What Have We Learned From MySpace?

It used to be when you bought a business you bought something tangible. No more.

News Corp, owners of Fox News, Fox Television, Wall Street Journal, NY Post and a zillion other media properties is no longer the owner MySpace. It wasn’t pretty. This was a fire sale. Rupert Murdoch, the guy behind News Corp, has to be smarting from this.

With that in mind let’s look back and see was written not too long after News Corp bought it. Here’s some of what David Carr’s Media Equation column from the October 29, 2007 New York Times.

No snickering please!

In the United States, Mr. Murdoch’s appeal is thought to work in the heartland, where Fox News takes aim. But on the left coast, Mr. Murdoch is truly among friends. The attendees at the Web 2.0 conference know him as the ultimate market timer, the guy who swooped in out of nowhere and bought MySpace for $580 million two years ago, before its audience doubled and before social networks became the platform of the future. And this was before Facebook got a valuation of $15 billion via an investment from Microsoft on Wednesday.

“This is not just another rich guy — there are a lot of those around here,” said John Battelle, one of the summit’s hosts. “He built News Corp. from not much, with his own two hands, and this is a room full of entrepreneurs. The other thing this room respects is intelligence, and they can tell he is smart, really smart, not just from what he says, but what he has done with MySpace.”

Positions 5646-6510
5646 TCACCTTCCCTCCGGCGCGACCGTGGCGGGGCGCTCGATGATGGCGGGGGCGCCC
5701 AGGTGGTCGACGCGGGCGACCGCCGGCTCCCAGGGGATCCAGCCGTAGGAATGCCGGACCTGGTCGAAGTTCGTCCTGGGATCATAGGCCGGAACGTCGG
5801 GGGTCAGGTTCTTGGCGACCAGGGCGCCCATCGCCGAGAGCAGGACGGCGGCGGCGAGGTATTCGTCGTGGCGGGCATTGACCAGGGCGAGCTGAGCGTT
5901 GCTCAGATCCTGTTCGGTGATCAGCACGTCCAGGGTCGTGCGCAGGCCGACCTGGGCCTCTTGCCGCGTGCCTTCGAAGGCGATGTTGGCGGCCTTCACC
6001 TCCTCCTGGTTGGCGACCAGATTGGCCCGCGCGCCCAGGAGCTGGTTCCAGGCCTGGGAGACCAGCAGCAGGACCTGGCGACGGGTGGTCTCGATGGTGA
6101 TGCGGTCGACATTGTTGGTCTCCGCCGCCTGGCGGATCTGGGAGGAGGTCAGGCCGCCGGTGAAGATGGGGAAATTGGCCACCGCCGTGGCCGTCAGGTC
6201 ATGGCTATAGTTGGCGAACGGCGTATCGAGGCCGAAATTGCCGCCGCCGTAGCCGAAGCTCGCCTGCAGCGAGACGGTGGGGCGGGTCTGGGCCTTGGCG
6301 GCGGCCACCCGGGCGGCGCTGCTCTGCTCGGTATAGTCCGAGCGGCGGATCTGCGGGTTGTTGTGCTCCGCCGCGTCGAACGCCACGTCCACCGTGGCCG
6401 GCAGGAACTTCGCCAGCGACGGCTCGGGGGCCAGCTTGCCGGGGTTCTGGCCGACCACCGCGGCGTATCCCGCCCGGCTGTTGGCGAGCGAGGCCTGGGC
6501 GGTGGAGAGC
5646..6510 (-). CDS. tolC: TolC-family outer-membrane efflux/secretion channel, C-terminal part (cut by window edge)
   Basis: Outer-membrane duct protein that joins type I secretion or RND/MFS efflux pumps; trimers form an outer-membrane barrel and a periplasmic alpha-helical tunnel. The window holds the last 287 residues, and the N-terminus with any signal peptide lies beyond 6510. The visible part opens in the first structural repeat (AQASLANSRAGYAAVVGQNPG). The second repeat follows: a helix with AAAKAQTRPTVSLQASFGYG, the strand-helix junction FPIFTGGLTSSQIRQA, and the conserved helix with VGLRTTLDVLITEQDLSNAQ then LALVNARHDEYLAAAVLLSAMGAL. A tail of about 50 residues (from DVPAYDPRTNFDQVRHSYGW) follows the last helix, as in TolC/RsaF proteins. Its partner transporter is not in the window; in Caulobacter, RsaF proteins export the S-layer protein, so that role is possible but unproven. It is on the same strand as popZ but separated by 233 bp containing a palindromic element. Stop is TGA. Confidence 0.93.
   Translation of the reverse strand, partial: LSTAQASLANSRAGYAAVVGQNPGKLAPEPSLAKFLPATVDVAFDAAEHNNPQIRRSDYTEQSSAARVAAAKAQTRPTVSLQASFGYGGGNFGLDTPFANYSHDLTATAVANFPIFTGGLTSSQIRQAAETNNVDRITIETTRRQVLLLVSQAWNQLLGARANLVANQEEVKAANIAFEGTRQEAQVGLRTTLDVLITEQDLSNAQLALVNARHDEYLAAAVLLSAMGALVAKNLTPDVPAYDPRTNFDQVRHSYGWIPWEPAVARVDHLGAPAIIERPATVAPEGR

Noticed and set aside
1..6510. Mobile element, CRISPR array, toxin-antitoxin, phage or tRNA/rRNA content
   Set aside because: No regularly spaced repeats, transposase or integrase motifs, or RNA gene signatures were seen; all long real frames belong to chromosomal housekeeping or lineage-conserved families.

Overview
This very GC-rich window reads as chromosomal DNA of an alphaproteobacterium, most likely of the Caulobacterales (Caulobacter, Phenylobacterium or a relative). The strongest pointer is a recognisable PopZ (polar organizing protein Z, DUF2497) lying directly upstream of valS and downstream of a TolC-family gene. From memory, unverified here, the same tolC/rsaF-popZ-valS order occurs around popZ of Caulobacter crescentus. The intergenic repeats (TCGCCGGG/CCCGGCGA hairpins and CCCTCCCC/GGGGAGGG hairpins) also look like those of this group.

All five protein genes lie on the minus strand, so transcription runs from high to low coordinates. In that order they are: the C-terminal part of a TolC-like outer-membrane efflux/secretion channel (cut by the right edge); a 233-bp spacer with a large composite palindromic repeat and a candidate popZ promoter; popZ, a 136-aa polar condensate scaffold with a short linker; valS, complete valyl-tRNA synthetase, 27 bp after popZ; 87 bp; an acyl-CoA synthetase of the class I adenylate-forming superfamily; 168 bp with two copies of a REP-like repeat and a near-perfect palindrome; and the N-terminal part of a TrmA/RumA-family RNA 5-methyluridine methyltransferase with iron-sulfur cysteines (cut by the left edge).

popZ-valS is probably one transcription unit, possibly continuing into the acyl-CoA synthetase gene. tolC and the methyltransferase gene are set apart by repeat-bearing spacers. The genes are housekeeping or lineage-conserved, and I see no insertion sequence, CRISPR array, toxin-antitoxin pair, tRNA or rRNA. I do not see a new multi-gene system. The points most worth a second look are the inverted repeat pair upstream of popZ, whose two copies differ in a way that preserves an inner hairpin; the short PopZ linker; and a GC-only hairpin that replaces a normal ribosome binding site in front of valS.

I just read John Battelle’s writing a book that “will give us a forecast of the interconnected world in 2040, then work backwards to explain how the personal, economic, political, and technological strands of this human narrative have evolved from the pivotal moment in which we find ourselves now.” Yeah… uhhh … right.

It used to be when you bought a business you bought something tangible. No more. Was there anything to MySpace that couldn’t be carried around in a briefcase? What did Murdoch buy for $580 million in 2005? What did he sell today for $35 million?

When companies can rise or fall this quickly how can you properly value them? Maybe the lesson of the Internet era is companies should be run to earn, not to be flipped.

Note: I work for FoxCT. We are affiliated with Fox Television, meaning we run The Simpsons, American Idol and NFL Football. We are not owned or run by News Corp.

One thought on “What Have We Learned From MySpace?”

  1. Great post, Geoff. In a time when Wall Street has lost any realistic linkage to the actual companies and millisecond trading is SOP, when there is so much wealth concentrated in the hands of the top 1% that they can shed $500 million and not bat an eyelash (other than ego), this is wholly unsurprising. They can pour speculation money into many ventures simultaneously and not have true risk themselves.

    Welcome to the New Gilded Era.

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